Twas the night before surgery so I have to be brief. The purpose of this blog will be to guide others in the journey through Orthognathic surgery.
About a year ago, I was diagnosed with severe obstructive sleep apnea. My RDI was 66 and I have desaturations down to the high 70 percent range. This puts a significant strain on your heart while you sleep as its trying to keep you alive. My main problem is I, and my sleeping side, hate the C-pap mask with all my heart. I throw it off in the middle of the night while I am sleeping, which is not good for me.
So I am left with one final option. Change the geometry of the airway I have been given. The best way to do this is to bring both your lower and upper jaws forward using a procedure called Bilateral Sagital Split Osteotemy and Maxillary Osteotemy - Lefort I. Effectively, the doctor will saw off both my upper and lower jaws, move them forward about 10mm, and bolt them back on. Sounds Frankenstein-ish right? My thoughts exactly.
In order to do this, you really need to get braces first for at least a few months. This has been an adventure in itself. Its weird looking like a teenager again when your near 40, and its like having a prickly pear in your mouth with all the surgical hooks they like to put on the brackets.
There is also the approval process with insurance companies. Its not like you just had a heart attack and are rolling you back for a triple bypass. They try to view this as elective and grill the surgeon for bits of information for months. Luckily, I have a nasty condition which gets me a bit more sympathy than the folks who have an overbite, underbite, or open bite.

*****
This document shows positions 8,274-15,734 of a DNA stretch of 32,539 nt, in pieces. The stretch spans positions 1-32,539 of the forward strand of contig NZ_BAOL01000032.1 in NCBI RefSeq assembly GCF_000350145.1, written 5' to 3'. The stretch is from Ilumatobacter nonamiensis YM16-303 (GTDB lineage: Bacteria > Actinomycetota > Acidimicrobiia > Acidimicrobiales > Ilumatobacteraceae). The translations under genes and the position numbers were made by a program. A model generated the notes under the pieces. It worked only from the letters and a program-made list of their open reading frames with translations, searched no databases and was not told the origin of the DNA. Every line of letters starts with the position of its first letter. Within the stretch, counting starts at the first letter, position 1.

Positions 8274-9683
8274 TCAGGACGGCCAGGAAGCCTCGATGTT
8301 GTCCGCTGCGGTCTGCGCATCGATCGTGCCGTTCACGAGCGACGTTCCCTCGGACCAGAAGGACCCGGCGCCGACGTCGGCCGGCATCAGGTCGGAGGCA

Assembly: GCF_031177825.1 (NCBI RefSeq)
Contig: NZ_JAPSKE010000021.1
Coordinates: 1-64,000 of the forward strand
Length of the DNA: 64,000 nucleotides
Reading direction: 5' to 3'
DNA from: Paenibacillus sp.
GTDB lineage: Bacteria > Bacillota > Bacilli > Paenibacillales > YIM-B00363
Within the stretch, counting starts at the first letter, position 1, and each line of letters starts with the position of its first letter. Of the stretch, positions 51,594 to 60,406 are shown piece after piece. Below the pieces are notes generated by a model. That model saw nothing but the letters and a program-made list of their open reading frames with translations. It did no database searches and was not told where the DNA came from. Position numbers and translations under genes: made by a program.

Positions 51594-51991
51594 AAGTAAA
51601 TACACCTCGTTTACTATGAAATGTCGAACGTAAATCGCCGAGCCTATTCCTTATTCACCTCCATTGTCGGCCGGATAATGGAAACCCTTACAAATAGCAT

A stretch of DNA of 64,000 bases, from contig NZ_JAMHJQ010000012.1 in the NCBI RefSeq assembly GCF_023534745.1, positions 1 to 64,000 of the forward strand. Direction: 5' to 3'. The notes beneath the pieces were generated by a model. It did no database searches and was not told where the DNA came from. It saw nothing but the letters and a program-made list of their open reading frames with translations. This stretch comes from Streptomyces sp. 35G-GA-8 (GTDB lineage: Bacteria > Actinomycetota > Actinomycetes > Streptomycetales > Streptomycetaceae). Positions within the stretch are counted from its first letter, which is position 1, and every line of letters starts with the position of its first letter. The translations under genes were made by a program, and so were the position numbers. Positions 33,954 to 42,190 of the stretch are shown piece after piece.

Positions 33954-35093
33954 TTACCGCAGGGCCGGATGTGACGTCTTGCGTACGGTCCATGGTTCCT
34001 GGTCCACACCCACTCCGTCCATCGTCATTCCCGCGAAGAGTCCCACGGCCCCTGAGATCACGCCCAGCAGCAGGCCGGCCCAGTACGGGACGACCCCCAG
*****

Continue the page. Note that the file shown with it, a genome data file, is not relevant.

Finally, what I view is the most difficult part of this journey is the mental process. Its not often that medical procedures saw through perfectly good bone. The one I am thinking of is heart surgery where they saw through your sternum. But more often than not, that is after a heart attack where you don't have months to think about it. In addition, the surgery is through your mouth, around a bunch of sensitive facial nerves, and five hours in duration. This surgery can significantly alter your appearance.
So for the last few months to prepare for this surgery, I have been reading the Yahoo Orthognathic surgery support group everyday on my blackberry as emails have arrived. Its been extremely informative, and at times scary. I just read about some persons hematoma that formed in their face post surgery which caused blood to "spurt" out her incision! Not for me please! I have over researched this surgery on the internet, read research papers, and even attempted to watch a youtube of the surgery being performed. I bailed after the second incision knowing I wouldn't continue with the surgery if I didn't stop watching. I also drove my surgeon nearly crazy with alot "what if" questions.
So, after all this, it now comes down to game time. I check in tomorrow at 5:45AM for the five hour surgery. Wish me luck! More updates and pictures to come soon!